Download City of Ruins: Mourning the Destruction of Jerusalem Through by Dereck Daschke PDF

By Dereck Daschke

This psychoanalytic learn reads Jewish apocalypses as texts of mourning for the destruction of Jerusalem, arguing that the seers' reports of disturbing loss, then visions of therapeutic and restoration, all paintings to accomplish the apocalyptic therapy for historical J

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Additional resources for City of Ruins: Mourning the Destruction of Jerusalem Through Jewish Apocalypse (Biblical Interpretation Series)

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That is, the apocalypses written in the aftermath of the attacks on the Temple project a transformative healing arc, from a state of anxiety and disruption to one of unity, wholeness, and perfection. ’ 39 August Klostermann, “Ezechiel: ein Beitrag zu besserer Würdigung seiner Person und seiner Schrift,” Theologische Studien und Kritiken 50 (1877): 391–439; Edwin C. Broome, “Ezekiel’s Abnormal Personality,” JBL 65 (1946): 277–92; David J. H. Pfeiffer, History of New Testament Times with an Introduction to the Apocrypha (New York: Harper & Row, 1949), 269.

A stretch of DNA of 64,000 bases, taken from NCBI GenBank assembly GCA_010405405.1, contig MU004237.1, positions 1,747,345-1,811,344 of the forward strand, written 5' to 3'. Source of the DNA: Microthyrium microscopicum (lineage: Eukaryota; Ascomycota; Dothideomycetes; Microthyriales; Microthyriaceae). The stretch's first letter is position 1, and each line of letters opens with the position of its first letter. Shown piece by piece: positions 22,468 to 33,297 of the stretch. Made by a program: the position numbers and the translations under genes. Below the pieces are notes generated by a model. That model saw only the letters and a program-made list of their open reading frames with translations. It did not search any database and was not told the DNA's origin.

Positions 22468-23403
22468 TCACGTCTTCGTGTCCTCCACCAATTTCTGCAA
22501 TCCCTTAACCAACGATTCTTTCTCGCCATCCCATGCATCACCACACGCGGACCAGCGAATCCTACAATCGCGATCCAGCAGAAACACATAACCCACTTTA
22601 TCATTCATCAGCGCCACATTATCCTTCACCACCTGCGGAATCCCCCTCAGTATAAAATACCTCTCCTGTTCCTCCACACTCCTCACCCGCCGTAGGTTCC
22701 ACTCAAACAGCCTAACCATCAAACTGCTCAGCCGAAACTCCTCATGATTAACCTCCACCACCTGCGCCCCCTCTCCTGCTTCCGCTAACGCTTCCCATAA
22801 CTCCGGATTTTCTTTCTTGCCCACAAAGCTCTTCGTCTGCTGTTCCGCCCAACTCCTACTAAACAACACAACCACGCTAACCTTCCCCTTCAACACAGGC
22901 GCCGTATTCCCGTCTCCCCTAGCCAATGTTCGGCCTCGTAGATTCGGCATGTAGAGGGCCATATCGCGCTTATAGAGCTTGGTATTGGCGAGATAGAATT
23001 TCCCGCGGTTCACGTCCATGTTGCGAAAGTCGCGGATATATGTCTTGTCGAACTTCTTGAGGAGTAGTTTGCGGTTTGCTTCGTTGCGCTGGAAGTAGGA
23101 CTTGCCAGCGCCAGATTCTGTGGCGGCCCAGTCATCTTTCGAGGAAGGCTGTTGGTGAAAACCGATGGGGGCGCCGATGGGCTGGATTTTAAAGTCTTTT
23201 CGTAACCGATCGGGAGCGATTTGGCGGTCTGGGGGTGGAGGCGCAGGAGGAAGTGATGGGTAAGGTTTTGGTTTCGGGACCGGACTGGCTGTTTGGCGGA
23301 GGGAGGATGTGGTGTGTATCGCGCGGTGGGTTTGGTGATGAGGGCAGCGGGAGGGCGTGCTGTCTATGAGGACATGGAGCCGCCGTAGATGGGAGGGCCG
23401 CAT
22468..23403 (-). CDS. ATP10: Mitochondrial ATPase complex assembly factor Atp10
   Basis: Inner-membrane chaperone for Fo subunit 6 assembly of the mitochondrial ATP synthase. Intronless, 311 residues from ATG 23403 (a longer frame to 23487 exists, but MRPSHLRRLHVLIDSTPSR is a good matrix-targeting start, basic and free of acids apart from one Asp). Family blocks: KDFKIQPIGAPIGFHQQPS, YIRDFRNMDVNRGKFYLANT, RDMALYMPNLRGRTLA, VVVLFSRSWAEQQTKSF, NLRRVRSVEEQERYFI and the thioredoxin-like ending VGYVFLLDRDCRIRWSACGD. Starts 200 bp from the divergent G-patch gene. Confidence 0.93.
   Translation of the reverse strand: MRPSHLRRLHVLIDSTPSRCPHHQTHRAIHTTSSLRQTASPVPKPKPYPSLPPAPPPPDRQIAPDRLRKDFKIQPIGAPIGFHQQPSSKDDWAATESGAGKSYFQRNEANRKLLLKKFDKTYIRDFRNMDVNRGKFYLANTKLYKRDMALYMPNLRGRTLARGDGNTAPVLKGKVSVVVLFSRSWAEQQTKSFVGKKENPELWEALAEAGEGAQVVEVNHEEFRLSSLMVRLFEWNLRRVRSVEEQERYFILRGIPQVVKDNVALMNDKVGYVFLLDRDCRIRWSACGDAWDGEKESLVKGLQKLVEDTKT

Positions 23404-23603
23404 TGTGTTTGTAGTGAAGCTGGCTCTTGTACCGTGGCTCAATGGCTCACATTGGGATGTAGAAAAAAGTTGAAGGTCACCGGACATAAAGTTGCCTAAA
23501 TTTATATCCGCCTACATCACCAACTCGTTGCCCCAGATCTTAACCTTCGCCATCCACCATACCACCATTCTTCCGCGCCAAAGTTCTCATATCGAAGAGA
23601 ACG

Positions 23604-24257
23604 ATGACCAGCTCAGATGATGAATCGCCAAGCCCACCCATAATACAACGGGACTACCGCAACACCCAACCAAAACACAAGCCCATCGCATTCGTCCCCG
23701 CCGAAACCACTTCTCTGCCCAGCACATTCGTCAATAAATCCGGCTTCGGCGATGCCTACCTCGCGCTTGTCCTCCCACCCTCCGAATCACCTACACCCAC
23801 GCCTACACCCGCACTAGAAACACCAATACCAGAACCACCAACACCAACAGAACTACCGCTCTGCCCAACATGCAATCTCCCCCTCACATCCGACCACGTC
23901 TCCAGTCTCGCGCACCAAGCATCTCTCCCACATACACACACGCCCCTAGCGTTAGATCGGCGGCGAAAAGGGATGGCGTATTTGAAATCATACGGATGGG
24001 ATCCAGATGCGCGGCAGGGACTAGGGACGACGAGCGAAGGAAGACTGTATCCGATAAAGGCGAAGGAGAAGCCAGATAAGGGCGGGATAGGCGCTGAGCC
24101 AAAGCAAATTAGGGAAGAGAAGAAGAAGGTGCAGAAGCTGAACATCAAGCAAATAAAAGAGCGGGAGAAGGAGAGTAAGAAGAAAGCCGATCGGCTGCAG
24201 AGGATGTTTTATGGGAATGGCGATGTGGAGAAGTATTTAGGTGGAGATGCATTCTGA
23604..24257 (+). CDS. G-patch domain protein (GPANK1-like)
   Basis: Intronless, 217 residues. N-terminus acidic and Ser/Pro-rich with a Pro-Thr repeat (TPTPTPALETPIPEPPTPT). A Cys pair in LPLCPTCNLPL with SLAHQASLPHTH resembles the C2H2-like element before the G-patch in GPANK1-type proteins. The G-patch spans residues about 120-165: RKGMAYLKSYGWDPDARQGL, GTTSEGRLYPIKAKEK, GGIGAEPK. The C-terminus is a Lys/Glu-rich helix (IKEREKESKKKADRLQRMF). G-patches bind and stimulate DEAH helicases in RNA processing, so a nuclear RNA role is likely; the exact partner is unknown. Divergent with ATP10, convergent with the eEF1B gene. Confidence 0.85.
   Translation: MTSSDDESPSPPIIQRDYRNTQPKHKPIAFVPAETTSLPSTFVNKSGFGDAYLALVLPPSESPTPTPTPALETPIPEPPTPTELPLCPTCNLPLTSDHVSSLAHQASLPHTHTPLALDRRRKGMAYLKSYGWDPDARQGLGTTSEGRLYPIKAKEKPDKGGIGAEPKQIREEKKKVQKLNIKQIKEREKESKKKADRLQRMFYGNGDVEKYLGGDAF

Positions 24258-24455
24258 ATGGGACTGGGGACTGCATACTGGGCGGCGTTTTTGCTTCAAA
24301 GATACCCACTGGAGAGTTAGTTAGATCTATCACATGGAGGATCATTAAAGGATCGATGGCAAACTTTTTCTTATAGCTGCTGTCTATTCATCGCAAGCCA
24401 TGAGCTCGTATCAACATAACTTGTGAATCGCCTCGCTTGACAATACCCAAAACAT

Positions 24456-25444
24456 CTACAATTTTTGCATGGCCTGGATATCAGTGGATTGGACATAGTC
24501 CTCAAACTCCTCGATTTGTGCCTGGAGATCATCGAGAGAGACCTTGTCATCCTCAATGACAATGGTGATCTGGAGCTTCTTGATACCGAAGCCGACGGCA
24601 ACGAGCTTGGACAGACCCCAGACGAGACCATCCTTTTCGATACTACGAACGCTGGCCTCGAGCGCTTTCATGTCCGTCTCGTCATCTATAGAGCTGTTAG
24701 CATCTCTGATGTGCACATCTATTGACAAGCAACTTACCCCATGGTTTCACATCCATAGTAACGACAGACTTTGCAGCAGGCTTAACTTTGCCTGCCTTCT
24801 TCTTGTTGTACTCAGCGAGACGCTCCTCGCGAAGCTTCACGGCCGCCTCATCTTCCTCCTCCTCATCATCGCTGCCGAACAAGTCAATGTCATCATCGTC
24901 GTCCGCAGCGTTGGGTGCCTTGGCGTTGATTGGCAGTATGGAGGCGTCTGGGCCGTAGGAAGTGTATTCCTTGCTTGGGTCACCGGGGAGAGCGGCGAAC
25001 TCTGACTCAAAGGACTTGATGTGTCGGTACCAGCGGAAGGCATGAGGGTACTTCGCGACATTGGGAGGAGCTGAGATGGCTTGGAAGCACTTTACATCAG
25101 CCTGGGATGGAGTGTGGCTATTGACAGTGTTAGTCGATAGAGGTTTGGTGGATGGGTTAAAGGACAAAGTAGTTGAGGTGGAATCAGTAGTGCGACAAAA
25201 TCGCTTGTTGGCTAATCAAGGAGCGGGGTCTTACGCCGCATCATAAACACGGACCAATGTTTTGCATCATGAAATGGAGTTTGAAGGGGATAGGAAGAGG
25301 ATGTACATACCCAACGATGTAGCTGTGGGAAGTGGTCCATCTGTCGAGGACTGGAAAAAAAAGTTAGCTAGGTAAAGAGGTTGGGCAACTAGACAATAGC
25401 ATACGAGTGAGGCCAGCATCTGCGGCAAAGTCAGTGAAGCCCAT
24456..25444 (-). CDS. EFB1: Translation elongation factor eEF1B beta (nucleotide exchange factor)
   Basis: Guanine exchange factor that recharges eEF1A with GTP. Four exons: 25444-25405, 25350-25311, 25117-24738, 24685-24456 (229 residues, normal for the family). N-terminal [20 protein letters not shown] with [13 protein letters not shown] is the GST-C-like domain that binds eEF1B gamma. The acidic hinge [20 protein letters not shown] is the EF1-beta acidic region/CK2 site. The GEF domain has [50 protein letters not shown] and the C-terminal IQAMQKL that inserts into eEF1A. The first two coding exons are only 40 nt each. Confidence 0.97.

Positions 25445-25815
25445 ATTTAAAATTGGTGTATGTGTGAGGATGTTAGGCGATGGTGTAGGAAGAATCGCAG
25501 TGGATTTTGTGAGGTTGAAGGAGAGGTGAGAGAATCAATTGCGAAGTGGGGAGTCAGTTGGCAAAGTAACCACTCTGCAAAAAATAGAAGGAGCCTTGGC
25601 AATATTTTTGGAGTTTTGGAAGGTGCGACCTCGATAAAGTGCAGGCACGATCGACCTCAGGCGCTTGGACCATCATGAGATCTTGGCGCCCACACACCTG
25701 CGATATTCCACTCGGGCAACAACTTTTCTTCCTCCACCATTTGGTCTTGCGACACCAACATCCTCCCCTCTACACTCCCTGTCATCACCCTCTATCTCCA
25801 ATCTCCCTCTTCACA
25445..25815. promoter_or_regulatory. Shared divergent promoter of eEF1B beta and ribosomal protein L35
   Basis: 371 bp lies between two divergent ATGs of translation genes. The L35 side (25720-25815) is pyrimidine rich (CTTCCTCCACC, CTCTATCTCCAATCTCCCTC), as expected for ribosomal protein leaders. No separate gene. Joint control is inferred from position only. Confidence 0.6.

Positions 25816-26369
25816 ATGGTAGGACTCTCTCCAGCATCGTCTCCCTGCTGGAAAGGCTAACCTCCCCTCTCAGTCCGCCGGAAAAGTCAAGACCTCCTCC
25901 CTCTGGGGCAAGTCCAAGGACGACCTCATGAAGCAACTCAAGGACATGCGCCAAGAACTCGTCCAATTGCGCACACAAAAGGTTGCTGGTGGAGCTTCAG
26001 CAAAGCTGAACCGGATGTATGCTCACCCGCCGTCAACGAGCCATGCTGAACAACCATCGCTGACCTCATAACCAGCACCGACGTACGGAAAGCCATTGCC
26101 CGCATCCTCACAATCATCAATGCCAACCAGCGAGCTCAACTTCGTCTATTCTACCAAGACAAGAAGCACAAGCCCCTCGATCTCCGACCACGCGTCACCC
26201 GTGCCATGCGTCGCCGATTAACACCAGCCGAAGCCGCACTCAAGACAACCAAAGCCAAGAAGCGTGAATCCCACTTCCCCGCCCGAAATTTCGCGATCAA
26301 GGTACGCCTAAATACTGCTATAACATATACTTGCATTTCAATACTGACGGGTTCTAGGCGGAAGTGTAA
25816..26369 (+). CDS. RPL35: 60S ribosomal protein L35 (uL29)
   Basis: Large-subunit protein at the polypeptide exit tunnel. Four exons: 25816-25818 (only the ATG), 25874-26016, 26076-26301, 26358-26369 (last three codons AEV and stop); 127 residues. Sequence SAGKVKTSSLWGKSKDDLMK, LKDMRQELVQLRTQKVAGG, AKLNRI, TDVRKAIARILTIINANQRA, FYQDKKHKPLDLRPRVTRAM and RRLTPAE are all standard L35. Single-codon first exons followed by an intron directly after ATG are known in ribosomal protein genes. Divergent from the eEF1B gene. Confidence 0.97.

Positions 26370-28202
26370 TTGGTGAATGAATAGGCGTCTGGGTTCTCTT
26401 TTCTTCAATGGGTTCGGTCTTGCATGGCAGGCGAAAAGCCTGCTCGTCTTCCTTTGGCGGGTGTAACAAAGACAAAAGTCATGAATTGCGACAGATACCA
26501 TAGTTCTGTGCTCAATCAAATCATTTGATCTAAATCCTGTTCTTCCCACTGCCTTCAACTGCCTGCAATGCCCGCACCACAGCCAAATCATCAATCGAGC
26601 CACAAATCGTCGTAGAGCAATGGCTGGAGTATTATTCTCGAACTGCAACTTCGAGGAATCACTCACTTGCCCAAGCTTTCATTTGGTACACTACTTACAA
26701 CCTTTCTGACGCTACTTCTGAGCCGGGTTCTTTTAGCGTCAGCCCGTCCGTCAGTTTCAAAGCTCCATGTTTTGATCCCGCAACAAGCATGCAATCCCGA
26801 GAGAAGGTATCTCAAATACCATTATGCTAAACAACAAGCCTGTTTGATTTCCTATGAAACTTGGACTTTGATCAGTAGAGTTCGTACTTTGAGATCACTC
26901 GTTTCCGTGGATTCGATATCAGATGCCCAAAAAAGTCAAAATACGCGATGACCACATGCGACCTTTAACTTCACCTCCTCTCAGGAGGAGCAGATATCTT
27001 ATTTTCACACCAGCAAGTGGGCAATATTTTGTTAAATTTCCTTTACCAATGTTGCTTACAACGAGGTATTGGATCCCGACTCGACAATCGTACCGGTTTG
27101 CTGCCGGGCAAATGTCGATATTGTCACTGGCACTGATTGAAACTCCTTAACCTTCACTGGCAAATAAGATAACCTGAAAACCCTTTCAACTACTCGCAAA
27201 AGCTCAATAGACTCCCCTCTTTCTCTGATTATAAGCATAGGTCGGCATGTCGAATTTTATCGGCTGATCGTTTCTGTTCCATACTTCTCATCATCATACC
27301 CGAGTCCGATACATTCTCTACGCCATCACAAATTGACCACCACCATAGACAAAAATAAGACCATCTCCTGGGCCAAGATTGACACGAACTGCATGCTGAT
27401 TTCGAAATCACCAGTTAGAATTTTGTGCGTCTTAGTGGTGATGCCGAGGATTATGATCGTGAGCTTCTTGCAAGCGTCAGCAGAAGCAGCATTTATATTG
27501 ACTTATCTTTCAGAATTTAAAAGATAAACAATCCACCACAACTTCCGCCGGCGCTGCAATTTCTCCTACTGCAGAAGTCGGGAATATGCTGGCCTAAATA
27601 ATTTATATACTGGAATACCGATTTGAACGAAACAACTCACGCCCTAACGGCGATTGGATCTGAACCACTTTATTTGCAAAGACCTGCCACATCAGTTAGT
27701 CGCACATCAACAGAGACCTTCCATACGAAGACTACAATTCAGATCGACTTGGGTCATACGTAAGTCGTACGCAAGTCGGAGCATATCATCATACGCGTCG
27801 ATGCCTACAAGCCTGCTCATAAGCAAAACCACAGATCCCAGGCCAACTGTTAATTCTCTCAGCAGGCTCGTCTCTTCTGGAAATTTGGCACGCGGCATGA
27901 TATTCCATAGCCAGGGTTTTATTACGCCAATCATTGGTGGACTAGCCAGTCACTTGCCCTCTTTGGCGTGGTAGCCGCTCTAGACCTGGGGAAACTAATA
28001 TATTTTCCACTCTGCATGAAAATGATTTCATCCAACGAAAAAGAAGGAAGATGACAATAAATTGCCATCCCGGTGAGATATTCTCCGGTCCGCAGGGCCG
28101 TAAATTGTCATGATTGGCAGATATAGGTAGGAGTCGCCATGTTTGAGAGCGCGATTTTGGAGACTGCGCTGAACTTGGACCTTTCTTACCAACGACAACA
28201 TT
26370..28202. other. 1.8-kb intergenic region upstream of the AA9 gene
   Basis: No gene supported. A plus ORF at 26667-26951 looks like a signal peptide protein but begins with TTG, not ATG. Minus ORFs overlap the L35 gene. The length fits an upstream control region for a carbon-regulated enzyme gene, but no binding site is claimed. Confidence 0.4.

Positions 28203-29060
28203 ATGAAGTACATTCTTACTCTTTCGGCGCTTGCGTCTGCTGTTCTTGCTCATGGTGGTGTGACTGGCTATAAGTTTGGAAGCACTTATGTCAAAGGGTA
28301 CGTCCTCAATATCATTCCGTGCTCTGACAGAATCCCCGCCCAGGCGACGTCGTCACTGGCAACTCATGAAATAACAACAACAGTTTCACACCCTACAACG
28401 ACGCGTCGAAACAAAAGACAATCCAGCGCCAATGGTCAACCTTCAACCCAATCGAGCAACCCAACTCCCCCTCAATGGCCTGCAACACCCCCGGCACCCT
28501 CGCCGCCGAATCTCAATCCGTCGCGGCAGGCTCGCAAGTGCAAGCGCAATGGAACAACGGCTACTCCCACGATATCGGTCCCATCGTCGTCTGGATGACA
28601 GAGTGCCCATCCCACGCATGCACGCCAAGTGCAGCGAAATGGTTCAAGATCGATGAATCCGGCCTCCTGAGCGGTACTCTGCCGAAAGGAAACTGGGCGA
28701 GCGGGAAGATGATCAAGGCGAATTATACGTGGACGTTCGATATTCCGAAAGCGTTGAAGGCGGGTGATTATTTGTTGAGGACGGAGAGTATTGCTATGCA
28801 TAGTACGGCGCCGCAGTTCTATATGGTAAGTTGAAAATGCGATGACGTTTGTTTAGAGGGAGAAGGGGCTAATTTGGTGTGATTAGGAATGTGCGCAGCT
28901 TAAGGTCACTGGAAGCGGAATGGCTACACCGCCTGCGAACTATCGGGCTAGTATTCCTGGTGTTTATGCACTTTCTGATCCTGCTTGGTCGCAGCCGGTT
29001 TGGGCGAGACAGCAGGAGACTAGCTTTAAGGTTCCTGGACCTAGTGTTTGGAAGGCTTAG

Reading the Zion Apocalypses through the psychoanalytic lens of mourning accomplishes both interpretive tasks. ”26 When gone, the idea and ideals of one’s nation, God, and vocation are subject to mourning and produce the same psychological effects associated with the loss of a loved one. 27 But the lost, loved symbol or ‘object’ is not simply abandoned. Unconsciously the loved object remains unchanged, but consciousness of the reality of the loss threatens this illusion. Reality-testing has shown that the loved object no longer exists, and it proceeds to demand that all libido shall be withdrawn from its attachments to that object.

Certainly the reputation of ‘psychological Biblical criticism’ has suffered from misguided and ill-prepared efforts by even some of the founders of the field, including Freud and his protégé Carl Jung. 1 Some would even reject outright the notion that modern, Western psychological categories could be applied to peoples of ancient cultures, or that Biblical texts are somehow amenable to psychological interpretation in the same way that a person with an actual mental life is, especially considering all of the questions of redaction, transmission, and cultural borrowing that complicate Biblical scholarship in general.

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